ANN ARBOR, Mich. (AP) — The University of Michigan isn’t planning to open up its football stadium for alcohol sales, according to the school’s athletic director.
Dave Brandon told The Ann Arbor News (http://bit.ly/1fQSY9Z ) that Michigan Stadium, which is the largest football venue in the country, will remain alcohol-free. The liability and risk of serving alcohol at a stadium where many fans are under the legal drinking age are among the factors that drove the decision.
“You’ve got to set up places to vendor this stuff and you’ve got to make sure you’re selling it to the right people, not the wrong people, and then you’ve got to deal with all the ramifications of alcohol being served in an area where you’ve got a lot of young people and a lot of underage people,” he said.
Supporting new infrastructure at the Big House in Ann Arbor and managing alcohol sales would be costly, he said.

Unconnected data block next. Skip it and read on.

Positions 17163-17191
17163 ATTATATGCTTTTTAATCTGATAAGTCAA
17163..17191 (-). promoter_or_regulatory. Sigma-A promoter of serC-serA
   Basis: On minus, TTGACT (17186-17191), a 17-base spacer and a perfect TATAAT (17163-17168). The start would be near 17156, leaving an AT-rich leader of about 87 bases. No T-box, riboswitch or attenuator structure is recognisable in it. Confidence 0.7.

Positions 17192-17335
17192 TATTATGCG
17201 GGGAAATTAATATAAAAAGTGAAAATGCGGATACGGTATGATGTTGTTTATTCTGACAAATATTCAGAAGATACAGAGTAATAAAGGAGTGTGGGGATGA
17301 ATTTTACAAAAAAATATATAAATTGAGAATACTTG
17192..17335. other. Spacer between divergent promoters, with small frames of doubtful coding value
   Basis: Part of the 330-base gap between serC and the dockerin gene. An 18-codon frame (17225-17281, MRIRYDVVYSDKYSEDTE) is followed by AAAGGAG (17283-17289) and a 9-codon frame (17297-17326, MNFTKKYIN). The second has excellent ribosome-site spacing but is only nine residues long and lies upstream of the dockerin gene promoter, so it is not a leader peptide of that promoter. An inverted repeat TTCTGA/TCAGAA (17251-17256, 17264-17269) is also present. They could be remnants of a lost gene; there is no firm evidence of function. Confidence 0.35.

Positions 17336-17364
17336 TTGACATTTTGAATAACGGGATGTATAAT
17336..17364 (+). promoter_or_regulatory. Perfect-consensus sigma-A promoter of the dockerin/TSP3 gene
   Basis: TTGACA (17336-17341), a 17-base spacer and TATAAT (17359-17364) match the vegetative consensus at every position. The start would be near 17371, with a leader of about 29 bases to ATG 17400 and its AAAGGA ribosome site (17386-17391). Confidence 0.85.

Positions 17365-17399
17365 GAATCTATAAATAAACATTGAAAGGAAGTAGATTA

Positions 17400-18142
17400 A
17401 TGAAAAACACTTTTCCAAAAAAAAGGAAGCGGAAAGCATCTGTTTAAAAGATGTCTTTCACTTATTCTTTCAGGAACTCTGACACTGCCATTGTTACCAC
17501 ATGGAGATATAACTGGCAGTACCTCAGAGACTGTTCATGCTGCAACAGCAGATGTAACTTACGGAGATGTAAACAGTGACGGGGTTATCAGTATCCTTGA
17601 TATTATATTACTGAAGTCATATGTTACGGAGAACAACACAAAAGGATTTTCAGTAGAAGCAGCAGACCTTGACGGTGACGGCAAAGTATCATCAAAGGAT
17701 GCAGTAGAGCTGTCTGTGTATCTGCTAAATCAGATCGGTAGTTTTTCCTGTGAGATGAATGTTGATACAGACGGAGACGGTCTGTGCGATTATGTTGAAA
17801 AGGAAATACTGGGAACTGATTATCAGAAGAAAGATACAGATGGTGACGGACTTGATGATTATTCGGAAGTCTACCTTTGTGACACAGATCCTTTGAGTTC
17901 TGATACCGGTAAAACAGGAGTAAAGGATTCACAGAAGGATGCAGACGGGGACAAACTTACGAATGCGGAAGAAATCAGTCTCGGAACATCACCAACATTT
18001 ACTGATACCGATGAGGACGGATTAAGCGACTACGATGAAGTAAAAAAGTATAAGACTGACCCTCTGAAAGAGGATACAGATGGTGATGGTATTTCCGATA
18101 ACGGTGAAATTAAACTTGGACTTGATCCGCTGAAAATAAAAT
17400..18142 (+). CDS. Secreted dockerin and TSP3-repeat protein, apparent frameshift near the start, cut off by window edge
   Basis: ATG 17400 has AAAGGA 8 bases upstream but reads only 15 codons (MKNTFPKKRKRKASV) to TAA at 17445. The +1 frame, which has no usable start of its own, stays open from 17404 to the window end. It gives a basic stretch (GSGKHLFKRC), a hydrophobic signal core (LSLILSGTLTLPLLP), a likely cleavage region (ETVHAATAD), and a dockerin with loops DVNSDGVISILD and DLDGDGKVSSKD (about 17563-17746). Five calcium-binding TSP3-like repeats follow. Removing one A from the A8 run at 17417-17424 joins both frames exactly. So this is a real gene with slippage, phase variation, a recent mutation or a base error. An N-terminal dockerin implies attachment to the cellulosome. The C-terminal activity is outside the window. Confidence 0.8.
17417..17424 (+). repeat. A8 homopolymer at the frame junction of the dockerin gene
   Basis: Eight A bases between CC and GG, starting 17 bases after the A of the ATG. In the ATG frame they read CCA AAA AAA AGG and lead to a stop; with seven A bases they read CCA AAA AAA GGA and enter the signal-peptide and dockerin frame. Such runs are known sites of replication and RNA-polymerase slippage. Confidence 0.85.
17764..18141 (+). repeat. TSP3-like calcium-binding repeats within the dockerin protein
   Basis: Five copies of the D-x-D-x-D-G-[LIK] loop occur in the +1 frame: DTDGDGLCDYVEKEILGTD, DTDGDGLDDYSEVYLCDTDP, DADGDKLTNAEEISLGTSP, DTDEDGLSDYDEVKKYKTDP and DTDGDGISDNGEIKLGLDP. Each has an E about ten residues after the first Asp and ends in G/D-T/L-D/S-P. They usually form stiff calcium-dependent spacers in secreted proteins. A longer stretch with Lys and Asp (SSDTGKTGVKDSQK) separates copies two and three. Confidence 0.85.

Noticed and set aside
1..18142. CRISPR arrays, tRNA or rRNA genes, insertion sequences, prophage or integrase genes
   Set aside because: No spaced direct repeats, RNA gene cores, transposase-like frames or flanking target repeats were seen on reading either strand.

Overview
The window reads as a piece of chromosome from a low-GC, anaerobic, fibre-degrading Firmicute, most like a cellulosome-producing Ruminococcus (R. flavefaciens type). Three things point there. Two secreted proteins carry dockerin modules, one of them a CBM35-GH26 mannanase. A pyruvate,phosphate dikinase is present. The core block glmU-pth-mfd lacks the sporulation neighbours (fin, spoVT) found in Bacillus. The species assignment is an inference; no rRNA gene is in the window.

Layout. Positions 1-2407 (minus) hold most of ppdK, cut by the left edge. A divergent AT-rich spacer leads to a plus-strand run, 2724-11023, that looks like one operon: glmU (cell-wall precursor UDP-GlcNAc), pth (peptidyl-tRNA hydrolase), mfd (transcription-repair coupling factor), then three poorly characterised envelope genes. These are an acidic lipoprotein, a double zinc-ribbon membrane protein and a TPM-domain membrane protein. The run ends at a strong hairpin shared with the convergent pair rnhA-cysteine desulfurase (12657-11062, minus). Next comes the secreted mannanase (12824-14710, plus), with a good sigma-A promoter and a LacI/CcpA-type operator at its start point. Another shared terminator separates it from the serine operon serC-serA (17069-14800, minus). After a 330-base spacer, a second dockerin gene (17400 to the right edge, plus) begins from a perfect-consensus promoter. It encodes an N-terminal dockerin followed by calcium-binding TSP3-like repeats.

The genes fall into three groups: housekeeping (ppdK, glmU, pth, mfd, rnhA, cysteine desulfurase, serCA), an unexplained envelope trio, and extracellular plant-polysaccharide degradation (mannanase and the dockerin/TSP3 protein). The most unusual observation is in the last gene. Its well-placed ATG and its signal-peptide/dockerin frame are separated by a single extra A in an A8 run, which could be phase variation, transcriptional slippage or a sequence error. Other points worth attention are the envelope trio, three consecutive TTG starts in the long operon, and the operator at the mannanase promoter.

“Sometimes people lose track of the fact that we have to organize and manage 110,000 to 115,000 people all in one tight space, and get them in there and out of there safely,” he said. “I don’t think serving alcohol is going to make that job any easier.”
Alcohol was sold at Michigan Stadium under a special arrangement for the NHL’s Winter Classic game Jan. 1 between the Detroit Red Wings the Toronto Maple Leafs. That move required approval from the state legislature. Some other college football stadiums serve alcohol.
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